Kevin Mace wrote:Another idea is to use fresh wood chips for walking paths between garden rows (and anywhere else around the property). I dig a trench/ditch for my 2' paths (about 8" deep) and fill them with wood chips. This creates micro-swales which harvests water. It also suppresses weeds. The next year I dig this wood mulch up and place it on top of my garden. I then put new mulch in the paths. I'm on year two of this and it worked well.
Mark wrote: It is hard to say from your picture, so i must ask...did your top soil they sold you seem more like soil or more like a shredded wood product?
Kevin wrote:My only problem with the "Back to Eden" video is that he doesn't talk much about time. That soil that he is planting into has been developed over many years and is very rich. It is so rich that it can handle using fresh wood chips as mulch. The average soil, even from a garden center, cannot.
Ce wrote:Climate? Ag zone? Rainfall?
R wrote:One of the little critical details glossed over in the film is the TYPE of woodchips. He gets chipped prunings mainly from powerline trimming--they have a LOT of green in them, both leaves and growing branches, and very little "wood." NOT what you get when you go buy wood mulch.
Justin wrote:I think you're correct on the soil analysis idea. Take a look at what you're underlying soil is. The woodchips are acting as a mulch and have very little impact on the nutrients available to plants for the first few seasons. Are your soil tests of the underlying soil? Or the soil + woodchips? Out of curiosity, what is your base soil like (i.e. the soil below the cardboard)?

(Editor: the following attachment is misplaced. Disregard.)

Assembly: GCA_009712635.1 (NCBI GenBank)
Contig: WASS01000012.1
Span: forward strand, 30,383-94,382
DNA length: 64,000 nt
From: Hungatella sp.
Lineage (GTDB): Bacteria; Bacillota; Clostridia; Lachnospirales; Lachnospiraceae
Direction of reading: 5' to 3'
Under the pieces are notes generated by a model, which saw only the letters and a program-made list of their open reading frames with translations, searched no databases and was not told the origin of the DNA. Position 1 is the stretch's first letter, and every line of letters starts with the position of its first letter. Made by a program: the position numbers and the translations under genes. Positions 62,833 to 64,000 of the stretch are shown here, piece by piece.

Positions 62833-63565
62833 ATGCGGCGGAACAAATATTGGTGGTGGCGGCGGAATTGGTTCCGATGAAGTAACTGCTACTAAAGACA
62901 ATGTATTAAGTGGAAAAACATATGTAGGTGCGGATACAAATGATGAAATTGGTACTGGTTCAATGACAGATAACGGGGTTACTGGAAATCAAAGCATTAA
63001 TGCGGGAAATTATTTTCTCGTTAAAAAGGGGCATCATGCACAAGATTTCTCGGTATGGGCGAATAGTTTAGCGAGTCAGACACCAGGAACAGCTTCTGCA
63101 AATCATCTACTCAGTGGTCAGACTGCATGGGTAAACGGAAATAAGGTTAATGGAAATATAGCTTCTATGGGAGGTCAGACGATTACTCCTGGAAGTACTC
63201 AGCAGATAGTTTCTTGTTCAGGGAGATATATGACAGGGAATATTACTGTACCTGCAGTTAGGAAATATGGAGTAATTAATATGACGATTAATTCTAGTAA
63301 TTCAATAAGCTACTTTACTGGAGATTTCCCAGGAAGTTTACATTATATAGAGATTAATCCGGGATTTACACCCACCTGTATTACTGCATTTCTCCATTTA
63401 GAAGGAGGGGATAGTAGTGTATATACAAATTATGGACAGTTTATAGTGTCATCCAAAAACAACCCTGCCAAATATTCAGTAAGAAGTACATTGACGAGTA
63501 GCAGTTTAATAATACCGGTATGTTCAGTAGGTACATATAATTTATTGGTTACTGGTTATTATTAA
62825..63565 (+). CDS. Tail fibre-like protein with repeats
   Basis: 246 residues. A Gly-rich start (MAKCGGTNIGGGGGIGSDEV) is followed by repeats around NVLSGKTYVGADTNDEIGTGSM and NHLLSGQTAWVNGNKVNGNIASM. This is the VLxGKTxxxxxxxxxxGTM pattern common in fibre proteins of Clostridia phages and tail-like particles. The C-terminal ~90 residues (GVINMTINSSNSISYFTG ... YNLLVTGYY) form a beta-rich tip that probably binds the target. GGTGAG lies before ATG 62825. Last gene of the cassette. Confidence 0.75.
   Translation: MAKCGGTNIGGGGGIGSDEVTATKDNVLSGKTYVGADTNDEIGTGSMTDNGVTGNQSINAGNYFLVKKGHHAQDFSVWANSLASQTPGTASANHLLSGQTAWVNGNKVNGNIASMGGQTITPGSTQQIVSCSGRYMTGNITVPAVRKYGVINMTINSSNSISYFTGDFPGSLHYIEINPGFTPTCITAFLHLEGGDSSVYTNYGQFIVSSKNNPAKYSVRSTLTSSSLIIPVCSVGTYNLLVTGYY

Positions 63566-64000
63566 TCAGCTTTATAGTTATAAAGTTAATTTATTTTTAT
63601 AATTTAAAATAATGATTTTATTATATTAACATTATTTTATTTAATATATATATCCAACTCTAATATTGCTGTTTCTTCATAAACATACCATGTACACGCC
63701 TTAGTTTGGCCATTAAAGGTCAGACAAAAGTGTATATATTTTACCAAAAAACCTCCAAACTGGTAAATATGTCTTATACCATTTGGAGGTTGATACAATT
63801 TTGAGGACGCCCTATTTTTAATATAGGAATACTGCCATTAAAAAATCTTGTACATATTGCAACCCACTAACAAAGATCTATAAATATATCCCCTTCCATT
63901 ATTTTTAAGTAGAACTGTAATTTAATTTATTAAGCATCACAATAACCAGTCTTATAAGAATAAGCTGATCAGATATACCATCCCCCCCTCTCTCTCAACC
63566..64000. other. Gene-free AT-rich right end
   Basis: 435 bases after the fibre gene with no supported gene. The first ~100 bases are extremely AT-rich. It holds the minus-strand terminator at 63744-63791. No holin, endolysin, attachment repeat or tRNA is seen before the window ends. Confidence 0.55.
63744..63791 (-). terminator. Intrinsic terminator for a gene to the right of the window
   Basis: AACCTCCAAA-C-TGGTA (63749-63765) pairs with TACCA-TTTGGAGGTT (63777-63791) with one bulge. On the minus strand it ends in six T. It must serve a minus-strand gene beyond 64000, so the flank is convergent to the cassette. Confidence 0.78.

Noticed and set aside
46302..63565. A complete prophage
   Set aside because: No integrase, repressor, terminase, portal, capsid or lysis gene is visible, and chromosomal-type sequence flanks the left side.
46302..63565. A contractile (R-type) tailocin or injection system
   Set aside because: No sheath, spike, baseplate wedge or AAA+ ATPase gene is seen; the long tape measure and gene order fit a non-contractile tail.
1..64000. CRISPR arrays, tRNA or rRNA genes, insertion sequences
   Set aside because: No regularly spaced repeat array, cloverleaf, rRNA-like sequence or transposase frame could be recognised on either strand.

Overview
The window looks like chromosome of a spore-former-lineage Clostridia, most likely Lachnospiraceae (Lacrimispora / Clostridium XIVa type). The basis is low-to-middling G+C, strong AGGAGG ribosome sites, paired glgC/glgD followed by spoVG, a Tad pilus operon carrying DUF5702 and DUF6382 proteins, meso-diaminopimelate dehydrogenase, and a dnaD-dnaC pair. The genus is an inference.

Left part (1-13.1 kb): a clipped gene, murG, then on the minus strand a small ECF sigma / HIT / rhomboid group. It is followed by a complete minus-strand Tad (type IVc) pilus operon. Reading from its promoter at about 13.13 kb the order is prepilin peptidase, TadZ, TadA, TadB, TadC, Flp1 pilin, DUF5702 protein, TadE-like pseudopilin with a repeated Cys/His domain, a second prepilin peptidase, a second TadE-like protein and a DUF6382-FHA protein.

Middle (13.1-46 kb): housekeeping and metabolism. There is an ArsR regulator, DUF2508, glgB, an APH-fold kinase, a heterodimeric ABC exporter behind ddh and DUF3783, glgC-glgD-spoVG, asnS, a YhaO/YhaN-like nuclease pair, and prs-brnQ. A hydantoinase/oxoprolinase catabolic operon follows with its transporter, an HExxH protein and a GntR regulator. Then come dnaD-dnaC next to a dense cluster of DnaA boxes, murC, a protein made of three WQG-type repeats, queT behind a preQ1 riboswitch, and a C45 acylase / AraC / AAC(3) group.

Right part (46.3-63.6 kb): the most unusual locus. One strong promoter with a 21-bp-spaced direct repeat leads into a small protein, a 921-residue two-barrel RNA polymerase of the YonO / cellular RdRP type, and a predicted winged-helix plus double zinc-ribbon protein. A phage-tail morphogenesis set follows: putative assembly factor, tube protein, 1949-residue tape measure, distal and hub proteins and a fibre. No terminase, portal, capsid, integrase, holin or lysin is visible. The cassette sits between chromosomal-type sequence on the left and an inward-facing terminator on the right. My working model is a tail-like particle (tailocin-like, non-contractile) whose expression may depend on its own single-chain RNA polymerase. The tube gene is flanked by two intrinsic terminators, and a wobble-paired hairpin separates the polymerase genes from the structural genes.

Kevin wrote:The next year I dig this wood mulch up and place it on top of my garden.
John wrote:I am assuming that you planted through the chips and cardboard and into the soil. Is there are reason you did not just plant into the existing soil?
Mark wrote:However, if you are going to add manure, then you'll need to pull the chips back.
Kolomona Myer wrote:I plan on pulling the chips back and spreading rabbit manure then replacing the chips. Then liberally spreading the manure tea atop the chips. I think this will help speed the decomposition of the woody materials. Then instead of more wood chips I think I should use straw for mulch (as long as I can source some straw without toxic gick), maybe alternate between straw and wood chips each year.
I will also be planting nitrogen fixing annuals this year.
Hopefully this works, I had a very disappointing gardening year last year and I really don't want a repeat.
Thanks for all the help!
Jackie Neufeld wrote:[size=12]I am soooo thankful that I don't have to do so much weeding! Now we have time, and see how we are building the soil to the point that we are now wanting to expand our whole 1/4 acre into edible landscaping. Just wish I knew someone who was a good garden designer for edible landscaping so that it looked beautiful and inviting plus provided food.
Thanks for the suggestion to pull back the chips and add rabbit manure. We have one rabbit and that rabbit produces a fair bit in one year. Hmmm, maybe we can get more.
I have a dream to help struggling families, especially families with kids start their own garden. Anyone know of anyone doing that? I like the Back to Eden because once it's established it seems you only need to keep adding wood chips and Paul says he adds about 10% chicken manure on top.
Michael Vormwald wrote:If you watch closely at the BTE video (and/or watch subsequent video's of Paul Gauschi's garden) you will see that although he once did, Paul does not use wood chips in his garden.
moose poop looks like football shaped elk poop. About the size of this tiny ad:
Composting Chickens Comic (e)Book - The Ulitmate Guide to Composting with Chickenshttps://permies.com/t/66064/Composting-Chickens-Comic-Book-Ulitmate